Aditya Puri allows himself a chuckle. Euromoney has just asked the retiring founder and leader of HDFC Bank, one of India’s great financial success stories, about an odd contradiction: how he has just articulated a nuanced and progressive view of technology, yet is famous for never using a mobile phone.
“I know how to use a phone when I need to,” he says. “I know how to do a Zoom call, like we’re doing now. But I speak to you, you don’t speak to me, so most of the time when we’re talking on the phone it’s on my objective. I don’t appreciate a call when I’ve just had my bath, finished my exercise, put on my music and poured my drink of Scotch.”
He tells the story for humour, but there’s a revealing point here. One of the secrets of Puri’s success has been an eye for the big picture, without any need to be lost in the clutter, the insignificant details.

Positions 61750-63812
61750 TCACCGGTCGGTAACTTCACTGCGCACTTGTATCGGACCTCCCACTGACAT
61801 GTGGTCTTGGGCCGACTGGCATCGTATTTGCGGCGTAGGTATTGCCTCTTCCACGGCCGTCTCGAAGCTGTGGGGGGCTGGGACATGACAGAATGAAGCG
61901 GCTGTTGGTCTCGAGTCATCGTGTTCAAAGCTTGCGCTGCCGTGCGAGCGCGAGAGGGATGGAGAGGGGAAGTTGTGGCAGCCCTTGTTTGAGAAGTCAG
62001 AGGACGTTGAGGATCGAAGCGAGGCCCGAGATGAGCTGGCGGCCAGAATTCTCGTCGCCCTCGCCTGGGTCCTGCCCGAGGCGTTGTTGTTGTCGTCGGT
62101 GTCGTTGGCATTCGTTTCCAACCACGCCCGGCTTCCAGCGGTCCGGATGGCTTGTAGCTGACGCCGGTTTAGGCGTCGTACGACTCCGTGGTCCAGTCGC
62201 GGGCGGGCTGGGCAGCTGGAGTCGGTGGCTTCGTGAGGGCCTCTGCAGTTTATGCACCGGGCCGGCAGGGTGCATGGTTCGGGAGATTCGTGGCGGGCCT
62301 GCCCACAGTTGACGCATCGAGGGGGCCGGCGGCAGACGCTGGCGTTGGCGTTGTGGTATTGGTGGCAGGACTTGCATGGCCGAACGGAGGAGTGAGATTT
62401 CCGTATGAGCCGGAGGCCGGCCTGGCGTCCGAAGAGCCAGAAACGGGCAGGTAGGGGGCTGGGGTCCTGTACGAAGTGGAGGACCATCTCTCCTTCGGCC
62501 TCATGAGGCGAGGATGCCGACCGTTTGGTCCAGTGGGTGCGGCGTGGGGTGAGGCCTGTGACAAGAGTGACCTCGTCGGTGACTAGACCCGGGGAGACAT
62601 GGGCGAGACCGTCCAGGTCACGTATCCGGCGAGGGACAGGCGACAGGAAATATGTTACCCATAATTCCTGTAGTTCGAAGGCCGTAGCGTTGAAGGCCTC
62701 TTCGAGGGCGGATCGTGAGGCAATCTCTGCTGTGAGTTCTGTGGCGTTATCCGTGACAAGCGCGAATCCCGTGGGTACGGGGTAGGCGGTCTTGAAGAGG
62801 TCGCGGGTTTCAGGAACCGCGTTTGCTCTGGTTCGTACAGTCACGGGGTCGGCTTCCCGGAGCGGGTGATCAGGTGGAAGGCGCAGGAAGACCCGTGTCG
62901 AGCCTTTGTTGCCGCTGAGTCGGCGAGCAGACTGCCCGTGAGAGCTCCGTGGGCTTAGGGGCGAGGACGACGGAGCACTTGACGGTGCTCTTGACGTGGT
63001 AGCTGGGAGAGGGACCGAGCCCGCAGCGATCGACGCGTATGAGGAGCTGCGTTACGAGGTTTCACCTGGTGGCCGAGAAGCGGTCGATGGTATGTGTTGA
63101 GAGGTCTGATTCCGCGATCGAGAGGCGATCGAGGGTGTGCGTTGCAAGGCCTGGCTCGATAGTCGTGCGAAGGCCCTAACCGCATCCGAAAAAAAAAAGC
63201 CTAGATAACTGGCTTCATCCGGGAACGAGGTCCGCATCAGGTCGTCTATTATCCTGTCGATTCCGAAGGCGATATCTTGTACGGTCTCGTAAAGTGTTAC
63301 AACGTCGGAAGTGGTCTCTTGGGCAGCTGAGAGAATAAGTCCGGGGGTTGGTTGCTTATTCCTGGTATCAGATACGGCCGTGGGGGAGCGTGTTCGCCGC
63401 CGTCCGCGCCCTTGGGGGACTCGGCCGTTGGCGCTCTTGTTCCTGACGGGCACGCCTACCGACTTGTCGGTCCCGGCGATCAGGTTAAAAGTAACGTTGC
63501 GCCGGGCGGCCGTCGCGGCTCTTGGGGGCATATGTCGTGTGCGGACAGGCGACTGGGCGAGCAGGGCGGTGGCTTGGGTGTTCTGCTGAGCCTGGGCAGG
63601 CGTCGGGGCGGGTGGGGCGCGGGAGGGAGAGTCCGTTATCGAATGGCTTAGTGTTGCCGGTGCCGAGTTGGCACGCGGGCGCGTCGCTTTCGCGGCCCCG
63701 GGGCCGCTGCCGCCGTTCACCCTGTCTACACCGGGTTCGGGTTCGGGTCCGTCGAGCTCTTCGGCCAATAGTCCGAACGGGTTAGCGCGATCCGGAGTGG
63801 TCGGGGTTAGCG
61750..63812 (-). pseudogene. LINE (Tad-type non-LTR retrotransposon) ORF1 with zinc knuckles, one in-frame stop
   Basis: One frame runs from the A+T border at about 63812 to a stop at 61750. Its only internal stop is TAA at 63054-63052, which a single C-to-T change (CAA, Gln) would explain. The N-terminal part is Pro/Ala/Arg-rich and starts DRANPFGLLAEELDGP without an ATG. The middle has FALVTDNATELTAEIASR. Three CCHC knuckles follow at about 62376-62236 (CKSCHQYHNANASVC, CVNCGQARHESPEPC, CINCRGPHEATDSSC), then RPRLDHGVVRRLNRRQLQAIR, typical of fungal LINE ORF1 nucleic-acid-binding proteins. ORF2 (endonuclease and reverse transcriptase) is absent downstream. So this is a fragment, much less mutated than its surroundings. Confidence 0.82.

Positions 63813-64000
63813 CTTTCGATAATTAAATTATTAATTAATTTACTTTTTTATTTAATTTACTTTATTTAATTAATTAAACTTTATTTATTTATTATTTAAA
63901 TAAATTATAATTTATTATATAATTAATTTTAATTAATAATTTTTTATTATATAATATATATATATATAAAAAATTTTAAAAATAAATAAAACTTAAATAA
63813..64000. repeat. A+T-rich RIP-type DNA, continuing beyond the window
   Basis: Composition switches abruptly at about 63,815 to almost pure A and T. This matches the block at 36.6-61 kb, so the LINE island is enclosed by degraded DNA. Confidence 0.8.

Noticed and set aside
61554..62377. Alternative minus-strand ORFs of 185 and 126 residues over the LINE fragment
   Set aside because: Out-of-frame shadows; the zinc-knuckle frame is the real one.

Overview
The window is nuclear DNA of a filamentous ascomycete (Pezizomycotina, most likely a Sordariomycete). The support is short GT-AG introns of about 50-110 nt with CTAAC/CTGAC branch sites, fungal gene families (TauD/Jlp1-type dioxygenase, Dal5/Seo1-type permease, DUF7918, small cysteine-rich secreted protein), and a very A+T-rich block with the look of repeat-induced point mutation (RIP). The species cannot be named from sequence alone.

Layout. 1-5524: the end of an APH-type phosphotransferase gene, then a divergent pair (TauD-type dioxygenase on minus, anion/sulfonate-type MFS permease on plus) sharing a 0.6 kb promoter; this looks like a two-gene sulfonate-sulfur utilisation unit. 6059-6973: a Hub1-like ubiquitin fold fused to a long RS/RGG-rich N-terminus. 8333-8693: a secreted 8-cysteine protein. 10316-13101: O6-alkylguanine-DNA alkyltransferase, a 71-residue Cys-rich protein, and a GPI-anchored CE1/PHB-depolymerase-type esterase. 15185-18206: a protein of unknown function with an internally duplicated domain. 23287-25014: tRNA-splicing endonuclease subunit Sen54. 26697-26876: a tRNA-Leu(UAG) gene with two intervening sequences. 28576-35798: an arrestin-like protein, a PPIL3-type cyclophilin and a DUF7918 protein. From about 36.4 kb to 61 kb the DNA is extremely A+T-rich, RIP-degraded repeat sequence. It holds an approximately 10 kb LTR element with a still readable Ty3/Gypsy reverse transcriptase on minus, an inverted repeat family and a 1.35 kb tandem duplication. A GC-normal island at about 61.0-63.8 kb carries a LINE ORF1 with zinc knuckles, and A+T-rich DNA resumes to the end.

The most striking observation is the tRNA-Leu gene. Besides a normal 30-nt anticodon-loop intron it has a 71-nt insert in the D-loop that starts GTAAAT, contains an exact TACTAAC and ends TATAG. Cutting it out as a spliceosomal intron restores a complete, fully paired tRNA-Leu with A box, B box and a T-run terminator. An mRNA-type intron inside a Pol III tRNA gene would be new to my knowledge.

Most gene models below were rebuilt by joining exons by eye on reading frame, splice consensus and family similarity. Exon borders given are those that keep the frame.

It is possible to harness technology to change your entire bank and the industry in which it operates without being in thrall to an individual gadget.
“A long time back I went to a large technology conference,” he says, with two tech leaders who he doesn’t name. When asked what he thought, he told them: “You fellows have overestimated yourselves a bit. Technology is an enabler, it can help me do things better, it can help me to access a wider market. But technology cannot change the world.”
Technology in itself won’t make a great bank is his point; there’s still got to be a great bank to make use of the technology. “There has to be an integral raw material.”
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